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 Dear Esther  dev 'investing heavily in visuals' for  Amnesia  sequel

Dear Esther dev 'investing heavily in visuals' for Amnesia sequel Exclusive

March 26, 2012 | By Tom Curtis

March 26, 2012 | By Tom Curtis
More: Console/PC, Exclusive, Design

Now that indie studio thechineseroom is working on a sequel to Frictional Games' hit Amnesia: The Dark Descent, the team feels the need to make some changes to the series to keep players on their toes. In its upcoming game, Amnesia: A Machine for Pigs, the Dear Esther studio plans to create a brand new aesthetic to enable more interesting and horrific scenarios.

In a recent interview with Gamasutra, thechineseroom creative director Dan Pinchbeck explained that he and his team have worked hard to improve the visuals in the new Amnesia title in an attempt to lure players through the game's rich environments, and ultimately chill them to their core.

"With this new game, we want to create a world that is so rich and dramatic and beautiful that the player is constantly torn between wanting to go around the corner to see what's there and not wanting to go around the corner because they're frightened of what's there," Pinchbeck explained.

"Even that will make a significant change to the Amnesia gameplay, even before we throw the new mechanics at them."

In particular, Pinchbeck said he wants the game to give off a real sense of scale, allowing players to visit more open locales, check out sprawling vistas, and more. He added that he and the team at Frictional Games have done a lot of work to ensure that the original Amnesia engine can handle the sequel's new scale and aesthetic.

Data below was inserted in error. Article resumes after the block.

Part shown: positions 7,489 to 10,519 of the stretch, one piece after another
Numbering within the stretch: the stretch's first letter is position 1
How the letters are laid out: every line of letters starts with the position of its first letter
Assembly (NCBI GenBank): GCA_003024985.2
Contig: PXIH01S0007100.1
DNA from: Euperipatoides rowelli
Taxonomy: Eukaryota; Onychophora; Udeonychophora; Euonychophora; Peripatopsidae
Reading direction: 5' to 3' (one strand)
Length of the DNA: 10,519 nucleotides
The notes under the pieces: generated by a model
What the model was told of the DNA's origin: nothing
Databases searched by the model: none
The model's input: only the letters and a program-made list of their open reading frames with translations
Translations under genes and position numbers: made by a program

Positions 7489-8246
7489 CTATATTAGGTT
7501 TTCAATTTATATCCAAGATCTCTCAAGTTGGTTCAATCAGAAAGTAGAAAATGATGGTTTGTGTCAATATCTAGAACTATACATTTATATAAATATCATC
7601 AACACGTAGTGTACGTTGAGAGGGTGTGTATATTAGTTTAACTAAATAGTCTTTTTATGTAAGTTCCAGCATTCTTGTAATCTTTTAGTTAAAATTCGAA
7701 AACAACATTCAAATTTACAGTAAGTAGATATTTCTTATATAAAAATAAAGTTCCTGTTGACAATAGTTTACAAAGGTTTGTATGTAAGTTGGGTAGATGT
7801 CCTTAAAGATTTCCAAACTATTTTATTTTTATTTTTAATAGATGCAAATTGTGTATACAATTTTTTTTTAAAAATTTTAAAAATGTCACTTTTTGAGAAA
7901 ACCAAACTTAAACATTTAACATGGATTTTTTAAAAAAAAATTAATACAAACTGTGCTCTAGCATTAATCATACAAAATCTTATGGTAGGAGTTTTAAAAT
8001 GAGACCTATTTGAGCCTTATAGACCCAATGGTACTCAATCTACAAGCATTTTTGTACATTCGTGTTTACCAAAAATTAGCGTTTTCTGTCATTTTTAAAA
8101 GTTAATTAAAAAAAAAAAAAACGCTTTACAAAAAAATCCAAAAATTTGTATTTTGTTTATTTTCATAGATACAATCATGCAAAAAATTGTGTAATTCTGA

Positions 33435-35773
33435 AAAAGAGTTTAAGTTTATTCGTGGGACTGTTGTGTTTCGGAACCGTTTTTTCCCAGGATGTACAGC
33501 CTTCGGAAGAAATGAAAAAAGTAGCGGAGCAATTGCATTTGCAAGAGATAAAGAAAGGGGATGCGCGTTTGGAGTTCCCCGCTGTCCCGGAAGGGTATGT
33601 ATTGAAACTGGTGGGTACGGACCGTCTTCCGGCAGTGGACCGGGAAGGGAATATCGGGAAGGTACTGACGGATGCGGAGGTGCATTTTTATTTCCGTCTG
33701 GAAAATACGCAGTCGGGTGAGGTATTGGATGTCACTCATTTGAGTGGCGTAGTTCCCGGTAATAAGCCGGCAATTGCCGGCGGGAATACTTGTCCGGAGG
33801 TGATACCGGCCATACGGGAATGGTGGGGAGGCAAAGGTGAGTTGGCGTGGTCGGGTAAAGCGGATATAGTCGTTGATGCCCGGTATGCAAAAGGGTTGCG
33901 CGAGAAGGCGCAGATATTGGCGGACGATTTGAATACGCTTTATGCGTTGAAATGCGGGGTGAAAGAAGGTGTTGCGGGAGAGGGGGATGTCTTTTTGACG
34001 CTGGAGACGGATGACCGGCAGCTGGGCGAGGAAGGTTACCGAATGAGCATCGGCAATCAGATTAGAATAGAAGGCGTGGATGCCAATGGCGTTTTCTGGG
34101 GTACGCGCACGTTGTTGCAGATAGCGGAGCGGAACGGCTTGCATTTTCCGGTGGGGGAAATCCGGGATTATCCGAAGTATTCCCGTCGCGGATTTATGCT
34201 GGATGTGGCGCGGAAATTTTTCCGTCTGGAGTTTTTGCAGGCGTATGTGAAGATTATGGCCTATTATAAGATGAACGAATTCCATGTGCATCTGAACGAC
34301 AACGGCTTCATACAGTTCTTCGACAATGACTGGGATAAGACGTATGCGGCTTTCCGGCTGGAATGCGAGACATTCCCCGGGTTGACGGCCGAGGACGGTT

Even when it comes to design, Pinchbeck said that maintaining a certain level of "presentational quality" has been imperative in crafting the player's overall experience. To him, a believable game world is just as important as refined systems and gameplay mechanics.

"Presentational quality really only came into play recently," Pinchbeck said. "Not that presentational quality has been missing in games, but the discussion about how presentational quality can be an integral part of gameplay. Games like Assassin's Creed or Skyrim or S.T.A.L.K.E.R., for example, they work not just for their mechanics, they work because they present these incredible worlds."

He said that when developers take the time to create a well-realized setting, players will find themselves more engaged in the game at large, as they become "more likely to buy into this world that's being presented."

An extended interview with Pinchbeck, which delves further into the development of Amnesia: A Machine for Pigs, will be published on Gamasutra later this week.

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